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Ancient Pagan and Modern Christian Symbolism
by Thomas Inman, M.D. (1874)
Pagan and Christian symbolism

Fig. 88

Figure 88 is copied from Hyslop, who gives it on the authority of Col. Hamilton Smith, who copied it from the original collection made by the artists of the French Institute of Cairo. It is said to represent Osiris, but this is doubtful. There is much that is intensely mystical about the figure. The whip, or flagellum, placed over the tail, and the head passing through the yoni, the circular spots with their central dot, the horns with solar disc, and two curiously shaped feathers (?), the calf reclining upon a plinth, wherein a division into three is conspicuous, all have a meaning in reference to the mystic four.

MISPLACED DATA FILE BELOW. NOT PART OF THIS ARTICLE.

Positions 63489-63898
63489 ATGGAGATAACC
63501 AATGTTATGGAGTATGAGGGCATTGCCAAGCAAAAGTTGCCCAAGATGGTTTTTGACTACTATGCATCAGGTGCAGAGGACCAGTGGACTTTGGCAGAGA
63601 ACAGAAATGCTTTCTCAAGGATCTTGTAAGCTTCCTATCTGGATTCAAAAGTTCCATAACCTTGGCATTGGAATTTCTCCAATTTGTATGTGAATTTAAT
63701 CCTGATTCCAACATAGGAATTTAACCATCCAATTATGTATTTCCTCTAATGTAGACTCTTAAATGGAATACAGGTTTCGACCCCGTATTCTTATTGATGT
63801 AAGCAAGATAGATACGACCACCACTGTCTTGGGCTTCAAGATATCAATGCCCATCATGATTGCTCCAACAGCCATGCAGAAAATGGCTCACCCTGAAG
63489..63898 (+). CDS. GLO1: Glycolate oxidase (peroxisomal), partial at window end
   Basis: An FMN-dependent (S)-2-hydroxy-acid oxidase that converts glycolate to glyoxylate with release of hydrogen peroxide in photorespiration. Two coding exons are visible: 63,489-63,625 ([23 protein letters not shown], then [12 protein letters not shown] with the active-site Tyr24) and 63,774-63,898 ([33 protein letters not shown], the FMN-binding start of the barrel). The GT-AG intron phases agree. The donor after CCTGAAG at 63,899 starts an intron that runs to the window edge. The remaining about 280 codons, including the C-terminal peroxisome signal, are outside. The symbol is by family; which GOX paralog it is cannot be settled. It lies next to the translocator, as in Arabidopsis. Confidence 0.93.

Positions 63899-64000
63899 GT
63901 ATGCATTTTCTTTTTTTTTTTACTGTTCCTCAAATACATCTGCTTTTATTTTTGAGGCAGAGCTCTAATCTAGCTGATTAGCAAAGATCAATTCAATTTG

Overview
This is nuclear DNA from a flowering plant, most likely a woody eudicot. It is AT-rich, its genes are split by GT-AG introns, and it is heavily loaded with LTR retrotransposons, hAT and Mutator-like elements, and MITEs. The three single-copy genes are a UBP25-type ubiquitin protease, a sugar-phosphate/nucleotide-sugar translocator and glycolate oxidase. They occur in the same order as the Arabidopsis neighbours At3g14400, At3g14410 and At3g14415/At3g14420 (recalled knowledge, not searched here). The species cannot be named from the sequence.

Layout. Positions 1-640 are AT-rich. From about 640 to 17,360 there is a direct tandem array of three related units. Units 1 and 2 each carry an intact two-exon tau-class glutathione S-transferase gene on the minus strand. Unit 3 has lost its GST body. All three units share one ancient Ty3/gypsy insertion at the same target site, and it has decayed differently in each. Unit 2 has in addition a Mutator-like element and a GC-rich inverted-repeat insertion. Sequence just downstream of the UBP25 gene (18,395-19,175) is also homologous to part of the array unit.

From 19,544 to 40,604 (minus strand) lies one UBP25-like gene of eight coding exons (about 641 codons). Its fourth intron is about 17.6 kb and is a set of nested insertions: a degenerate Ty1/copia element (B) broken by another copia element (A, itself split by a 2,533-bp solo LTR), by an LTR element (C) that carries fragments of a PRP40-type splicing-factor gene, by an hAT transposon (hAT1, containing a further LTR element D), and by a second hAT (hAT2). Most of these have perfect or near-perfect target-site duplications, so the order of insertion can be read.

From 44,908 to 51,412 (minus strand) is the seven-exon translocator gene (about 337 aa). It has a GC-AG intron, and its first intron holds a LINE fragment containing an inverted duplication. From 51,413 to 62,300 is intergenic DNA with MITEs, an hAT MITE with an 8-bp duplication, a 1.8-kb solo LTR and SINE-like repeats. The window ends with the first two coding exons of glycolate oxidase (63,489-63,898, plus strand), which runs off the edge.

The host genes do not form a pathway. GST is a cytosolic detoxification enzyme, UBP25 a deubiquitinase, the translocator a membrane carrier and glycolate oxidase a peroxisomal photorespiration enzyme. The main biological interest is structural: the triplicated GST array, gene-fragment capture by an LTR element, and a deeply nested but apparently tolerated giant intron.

I have long had a doubt respecting the symbolic meaning of the scourge. Some inquirers have asserted that it is simply an emblem of power or superiority, inasmuch as he who can castigate must be in a higher position than the one who is punished. But of this view I can find no proof. On the other hand, any one who is familiar with the effect upon the male produced by flagellation, and who notices that the representations of Osiris and the scourge show evidence that the deity is in the same condition as one who has been subjected to the rod, will be disposed to believe that the flagellum is an indication or symbol of the god who gives to man the power to reproduce his like, or who can restore the faculty after it has faded. It is not for a moment to be supposed that a deity who was to be worshipped would be depicted as a task-master, whose hands are more familiar with punishment than blessing.


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